Though all of us struggle with pride, we often don’t recognize pride in our own lives and leadership. C. S. Lewis called pride the great sin and the sin we see in others much more easily than we see in ourselves. Following are ten signs leaders are more prideful than they realize. I wrote the list directed to the leader, and it is filled with sarcasm. I have seen them all at some point in my 20 years of leading, which means, according to Lewis, that tragically they have certainly existed in my own heart and life at times.
1. You don’t think you struggle with pride.
You know others struggle with pride, and you wonder why they do, because in your mind they do not have much to be prideful about. You do, but you have fought it off better than most have.
2. You feel you are owed.
You have done so very much for the organization that you have put them in debt to you. They owe you more money, more time, more of a lot of things they are not giving you.
3. You overestimate your contributions.
You secretly, and even not so secretly, pontificate on how much better things are because of your influence and contribution.
4. You underestimate your team’s contributions.
If you overestimate your contribution, you are sure to underestimate the team’s. You believe that you are the multiplier to all their work, creativity, thinking, and focus.
5. You rarely say “thank you.”
Ingratitude and pride are close friends. Why would you thank others, after all? They should be thanking you!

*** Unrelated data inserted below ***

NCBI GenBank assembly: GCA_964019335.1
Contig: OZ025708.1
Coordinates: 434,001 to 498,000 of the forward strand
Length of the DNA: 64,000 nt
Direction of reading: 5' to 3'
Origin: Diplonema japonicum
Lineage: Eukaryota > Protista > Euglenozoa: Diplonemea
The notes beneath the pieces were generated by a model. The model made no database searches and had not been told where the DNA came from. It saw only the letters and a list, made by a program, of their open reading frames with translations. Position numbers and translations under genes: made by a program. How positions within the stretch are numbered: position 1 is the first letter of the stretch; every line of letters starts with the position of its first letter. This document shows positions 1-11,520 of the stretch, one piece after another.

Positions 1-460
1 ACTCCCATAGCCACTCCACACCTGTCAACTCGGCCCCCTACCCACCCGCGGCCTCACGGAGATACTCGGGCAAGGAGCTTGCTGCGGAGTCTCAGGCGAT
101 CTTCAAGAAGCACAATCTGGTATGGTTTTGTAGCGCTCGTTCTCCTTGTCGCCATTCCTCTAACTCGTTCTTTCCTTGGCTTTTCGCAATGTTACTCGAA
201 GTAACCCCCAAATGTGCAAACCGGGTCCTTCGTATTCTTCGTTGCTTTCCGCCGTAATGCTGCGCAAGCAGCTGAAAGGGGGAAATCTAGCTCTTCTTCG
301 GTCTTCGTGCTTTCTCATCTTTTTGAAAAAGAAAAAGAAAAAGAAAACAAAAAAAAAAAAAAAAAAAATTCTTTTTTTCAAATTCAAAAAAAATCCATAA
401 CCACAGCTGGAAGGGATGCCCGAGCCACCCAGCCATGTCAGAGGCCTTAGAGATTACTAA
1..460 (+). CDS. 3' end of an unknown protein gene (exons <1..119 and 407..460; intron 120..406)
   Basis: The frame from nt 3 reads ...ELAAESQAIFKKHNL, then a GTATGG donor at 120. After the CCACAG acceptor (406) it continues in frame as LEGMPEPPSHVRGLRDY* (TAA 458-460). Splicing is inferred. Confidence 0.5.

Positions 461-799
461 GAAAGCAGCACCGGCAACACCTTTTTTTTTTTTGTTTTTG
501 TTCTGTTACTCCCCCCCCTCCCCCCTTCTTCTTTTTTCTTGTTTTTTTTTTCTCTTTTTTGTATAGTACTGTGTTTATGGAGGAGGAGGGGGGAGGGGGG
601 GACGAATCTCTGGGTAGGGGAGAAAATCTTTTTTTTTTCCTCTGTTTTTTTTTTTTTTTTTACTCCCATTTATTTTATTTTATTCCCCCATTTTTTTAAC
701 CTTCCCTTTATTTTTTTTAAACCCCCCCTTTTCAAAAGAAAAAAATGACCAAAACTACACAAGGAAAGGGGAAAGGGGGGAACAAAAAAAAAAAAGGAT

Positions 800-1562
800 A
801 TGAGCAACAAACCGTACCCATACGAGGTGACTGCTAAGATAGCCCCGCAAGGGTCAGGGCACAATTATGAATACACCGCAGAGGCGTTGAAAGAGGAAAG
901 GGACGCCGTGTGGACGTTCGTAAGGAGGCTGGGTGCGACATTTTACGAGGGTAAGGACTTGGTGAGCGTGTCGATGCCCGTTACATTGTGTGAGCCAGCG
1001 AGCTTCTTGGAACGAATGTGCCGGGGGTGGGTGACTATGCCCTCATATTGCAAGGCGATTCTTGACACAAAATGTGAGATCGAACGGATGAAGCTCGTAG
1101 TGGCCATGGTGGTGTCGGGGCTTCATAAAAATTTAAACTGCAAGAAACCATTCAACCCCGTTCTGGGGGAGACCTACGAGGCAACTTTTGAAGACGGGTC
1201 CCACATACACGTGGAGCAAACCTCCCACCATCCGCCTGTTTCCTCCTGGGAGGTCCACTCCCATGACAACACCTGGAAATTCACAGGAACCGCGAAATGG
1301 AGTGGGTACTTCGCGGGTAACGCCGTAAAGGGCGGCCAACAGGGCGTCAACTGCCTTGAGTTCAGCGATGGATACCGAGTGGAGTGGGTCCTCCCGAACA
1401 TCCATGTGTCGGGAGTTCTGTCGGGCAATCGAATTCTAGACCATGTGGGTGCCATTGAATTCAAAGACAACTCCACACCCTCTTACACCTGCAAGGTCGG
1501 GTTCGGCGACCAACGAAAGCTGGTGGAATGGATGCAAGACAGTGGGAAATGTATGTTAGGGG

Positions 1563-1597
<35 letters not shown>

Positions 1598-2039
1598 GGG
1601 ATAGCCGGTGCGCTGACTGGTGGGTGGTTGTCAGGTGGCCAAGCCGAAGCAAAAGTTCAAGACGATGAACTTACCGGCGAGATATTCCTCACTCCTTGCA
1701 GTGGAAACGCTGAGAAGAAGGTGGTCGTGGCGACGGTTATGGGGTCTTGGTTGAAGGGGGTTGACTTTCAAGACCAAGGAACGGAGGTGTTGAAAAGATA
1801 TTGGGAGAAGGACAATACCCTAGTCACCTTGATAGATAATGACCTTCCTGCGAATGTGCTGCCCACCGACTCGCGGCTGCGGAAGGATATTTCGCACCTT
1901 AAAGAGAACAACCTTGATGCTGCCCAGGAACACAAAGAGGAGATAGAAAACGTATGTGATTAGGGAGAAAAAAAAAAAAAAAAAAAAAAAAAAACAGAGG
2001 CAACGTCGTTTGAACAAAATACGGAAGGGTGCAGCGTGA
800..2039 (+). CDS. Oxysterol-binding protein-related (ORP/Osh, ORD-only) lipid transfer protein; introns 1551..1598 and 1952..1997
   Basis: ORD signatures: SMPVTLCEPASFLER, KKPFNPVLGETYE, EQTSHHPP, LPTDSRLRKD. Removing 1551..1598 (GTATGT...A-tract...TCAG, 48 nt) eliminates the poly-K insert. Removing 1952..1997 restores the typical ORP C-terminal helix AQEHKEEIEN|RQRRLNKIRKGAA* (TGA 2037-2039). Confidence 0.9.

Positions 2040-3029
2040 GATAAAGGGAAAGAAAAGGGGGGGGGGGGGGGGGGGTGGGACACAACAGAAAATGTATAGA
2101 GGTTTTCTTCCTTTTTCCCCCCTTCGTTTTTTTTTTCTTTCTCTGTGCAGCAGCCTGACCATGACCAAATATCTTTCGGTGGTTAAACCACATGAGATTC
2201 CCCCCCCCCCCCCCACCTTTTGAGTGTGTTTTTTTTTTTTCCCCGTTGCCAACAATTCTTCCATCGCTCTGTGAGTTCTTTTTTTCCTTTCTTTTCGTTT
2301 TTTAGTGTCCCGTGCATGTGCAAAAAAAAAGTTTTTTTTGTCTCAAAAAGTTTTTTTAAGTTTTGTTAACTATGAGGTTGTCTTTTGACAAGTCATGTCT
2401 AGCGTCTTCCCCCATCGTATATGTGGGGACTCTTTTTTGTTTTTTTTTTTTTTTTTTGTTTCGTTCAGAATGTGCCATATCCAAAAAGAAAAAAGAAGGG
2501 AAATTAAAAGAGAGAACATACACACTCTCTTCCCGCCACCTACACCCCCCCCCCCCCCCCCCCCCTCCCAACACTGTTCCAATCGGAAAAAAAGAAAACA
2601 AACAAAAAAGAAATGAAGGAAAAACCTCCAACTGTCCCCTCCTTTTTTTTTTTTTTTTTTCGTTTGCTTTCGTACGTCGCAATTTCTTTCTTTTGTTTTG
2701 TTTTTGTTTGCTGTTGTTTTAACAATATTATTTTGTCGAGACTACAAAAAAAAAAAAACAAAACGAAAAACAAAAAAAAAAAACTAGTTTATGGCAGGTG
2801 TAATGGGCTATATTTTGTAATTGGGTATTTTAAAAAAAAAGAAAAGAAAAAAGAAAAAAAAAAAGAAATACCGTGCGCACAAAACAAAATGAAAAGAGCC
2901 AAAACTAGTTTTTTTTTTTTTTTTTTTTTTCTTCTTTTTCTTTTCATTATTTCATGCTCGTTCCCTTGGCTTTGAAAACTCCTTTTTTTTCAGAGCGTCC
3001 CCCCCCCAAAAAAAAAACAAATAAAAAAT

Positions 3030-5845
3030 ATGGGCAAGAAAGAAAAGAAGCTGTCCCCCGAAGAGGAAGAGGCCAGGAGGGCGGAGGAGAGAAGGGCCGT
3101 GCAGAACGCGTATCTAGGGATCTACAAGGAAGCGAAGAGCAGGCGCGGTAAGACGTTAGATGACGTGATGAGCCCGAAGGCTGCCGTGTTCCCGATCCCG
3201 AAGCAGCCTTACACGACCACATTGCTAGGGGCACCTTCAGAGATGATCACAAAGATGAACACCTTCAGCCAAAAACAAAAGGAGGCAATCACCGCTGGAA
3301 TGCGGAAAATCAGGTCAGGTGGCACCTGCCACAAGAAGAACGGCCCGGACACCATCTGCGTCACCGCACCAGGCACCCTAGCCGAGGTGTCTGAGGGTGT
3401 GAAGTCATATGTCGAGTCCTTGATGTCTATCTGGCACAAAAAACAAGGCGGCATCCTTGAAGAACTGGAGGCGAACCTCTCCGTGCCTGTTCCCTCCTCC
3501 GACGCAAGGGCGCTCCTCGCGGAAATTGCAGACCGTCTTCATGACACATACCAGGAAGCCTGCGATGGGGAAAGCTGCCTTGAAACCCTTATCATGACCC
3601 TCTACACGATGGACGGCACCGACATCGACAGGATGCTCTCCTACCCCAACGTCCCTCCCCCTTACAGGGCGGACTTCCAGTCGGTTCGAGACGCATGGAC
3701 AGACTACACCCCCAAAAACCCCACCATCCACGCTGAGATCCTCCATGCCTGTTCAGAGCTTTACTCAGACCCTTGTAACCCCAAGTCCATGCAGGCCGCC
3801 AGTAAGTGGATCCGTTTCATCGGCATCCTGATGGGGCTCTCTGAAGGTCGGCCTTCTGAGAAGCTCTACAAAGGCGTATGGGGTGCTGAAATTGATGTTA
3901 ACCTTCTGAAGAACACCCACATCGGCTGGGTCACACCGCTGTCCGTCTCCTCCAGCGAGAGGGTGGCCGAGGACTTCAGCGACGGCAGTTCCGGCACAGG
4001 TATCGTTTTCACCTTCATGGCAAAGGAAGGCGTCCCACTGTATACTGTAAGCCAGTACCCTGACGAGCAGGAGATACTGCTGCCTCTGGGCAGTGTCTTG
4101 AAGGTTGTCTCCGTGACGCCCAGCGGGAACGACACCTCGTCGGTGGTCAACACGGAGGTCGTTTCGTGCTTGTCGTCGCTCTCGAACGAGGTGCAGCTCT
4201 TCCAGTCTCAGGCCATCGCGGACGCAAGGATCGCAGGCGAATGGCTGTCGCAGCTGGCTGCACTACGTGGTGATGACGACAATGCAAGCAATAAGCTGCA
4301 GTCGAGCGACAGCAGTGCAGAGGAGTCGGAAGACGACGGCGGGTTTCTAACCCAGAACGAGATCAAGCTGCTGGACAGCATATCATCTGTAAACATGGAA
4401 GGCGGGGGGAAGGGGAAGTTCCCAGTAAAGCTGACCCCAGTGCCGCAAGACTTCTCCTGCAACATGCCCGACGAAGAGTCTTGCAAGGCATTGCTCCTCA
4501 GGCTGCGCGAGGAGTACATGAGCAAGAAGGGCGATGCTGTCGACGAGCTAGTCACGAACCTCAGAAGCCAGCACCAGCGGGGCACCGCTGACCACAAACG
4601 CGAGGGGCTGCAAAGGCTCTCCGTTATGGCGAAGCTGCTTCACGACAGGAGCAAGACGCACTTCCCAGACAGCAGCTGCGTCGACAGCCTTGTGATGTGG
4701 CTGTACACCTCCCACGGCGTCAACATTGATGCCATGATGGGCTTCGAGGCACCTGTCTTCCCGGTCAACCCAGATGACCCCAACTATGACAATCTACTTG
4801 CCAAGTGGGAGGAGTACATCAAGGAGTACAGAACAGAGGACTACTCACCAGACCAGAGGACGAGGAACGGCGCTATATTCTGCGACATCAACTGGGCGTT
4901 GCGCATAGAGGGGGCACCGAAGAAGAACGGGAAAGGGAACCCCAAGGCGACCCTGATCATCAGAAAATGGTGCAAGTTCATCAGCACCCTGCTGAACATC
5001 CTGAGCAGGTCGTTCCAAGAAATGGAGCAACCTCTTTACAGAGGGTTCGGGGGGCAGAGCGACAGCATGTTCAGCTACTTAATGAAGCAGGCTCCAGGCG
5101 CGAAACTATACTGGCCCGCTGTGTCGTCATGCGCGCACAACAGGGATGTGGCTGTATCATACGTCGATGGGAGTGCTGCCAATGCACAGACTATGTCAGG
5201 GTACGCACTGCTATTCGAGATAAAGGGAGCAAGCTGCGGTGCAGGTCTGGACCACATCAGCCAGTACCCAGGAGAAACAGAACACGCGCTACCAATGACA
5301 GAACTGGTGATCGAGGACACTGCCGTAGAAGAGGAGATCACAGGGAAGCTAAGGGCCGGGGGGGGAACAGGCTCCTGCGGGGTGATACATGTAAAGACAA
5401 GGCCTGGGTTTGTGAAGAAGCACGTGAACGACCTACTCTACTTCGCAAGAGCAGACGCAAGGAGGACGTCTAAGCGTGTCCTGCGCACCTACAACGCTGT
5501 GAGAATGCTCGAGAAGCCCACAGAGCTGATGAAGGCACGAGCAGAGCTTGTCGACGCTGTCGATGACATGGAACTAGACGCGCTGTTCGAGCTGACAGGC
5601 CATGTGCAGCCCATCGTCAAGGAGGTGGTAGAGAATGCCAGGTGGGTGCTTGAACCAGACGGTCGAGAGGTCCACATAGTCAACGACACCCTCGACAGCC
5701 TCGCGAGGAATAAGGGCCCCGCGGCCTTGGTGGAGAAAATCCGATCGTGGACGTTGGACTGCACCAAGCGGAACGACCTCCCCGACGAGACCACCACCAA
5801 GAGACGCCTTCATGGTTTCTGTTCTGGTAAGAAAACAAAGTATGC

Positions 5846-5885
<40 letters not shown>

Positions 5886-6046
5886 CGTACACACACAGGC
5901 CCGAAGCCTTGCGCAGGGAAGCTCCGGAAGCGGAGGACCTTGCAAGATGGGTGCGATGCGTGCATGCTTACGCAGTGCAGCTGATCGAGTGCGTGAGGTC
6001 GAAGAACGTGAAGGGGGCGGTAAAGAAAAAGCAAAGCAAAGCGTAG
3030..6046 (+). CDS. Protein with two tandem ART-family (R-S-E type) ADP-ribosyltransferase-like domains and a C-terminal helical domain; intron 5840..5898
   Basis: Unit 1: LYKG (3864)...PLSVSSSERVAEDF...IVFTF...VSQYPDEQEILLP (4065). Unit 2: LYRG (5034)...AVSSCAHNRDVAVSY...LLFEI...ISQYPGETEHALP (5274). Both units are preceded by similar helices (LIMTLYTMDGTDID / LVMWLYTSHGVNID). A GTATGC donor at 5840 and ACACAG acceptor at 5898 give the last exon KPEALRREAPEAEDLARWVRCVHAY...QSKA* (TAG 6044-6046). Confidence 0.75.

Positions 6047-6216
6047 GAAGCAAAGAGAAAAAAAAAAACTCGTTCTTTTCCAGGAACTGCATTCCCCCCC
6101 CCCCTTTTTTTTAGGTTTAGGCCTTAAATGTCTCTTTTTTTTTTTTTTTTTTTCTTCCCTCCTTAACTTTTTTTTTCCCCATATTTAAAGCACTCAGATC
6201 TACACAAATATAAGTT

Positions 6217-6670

6. You think your successor will have it hard following you.
You wonder aloud to others how the whole organization will need to adjust when you leave because no one can fill your shoes. And if the organization does not adjust, and they put another person in your role, you express how you feel sorry for the pressure he/she will have to endure because of your amazing legacy.
7. You think your predecessor was an idiot.
You love to make snarky remarks about the person before you. It is such good news that you are now here to right all those foolish wrongs.
8. You often compare yourself to others.
It is important to find people whom you outpace in work ethic, intensity, learning, and results. After all, you need constant benchmarks to be sure you are dominating.
9. You care more about success than sanctification.
Your sanctification can come later, it is time for success now.
10. You can’t learn from people different than you.
People who are different than you should learn from you. Of course, everyone should. But they don’t have much to offer you because your context and your approach is just so unique.